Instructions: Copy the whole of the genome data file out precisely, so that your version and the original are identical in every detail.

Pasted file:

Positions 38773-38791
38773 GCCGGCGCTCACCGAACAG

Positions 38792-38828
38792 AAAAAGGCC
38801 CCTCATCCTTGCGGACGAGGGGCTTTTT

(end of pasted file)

Positions 38773-38791
38773 GCCGGCGCTCACCGAACAG

Positions 38792-38828
38792 AAAAAGGCC
38801 CCTCATCCTTGCGGACGAGGGGCTTTTT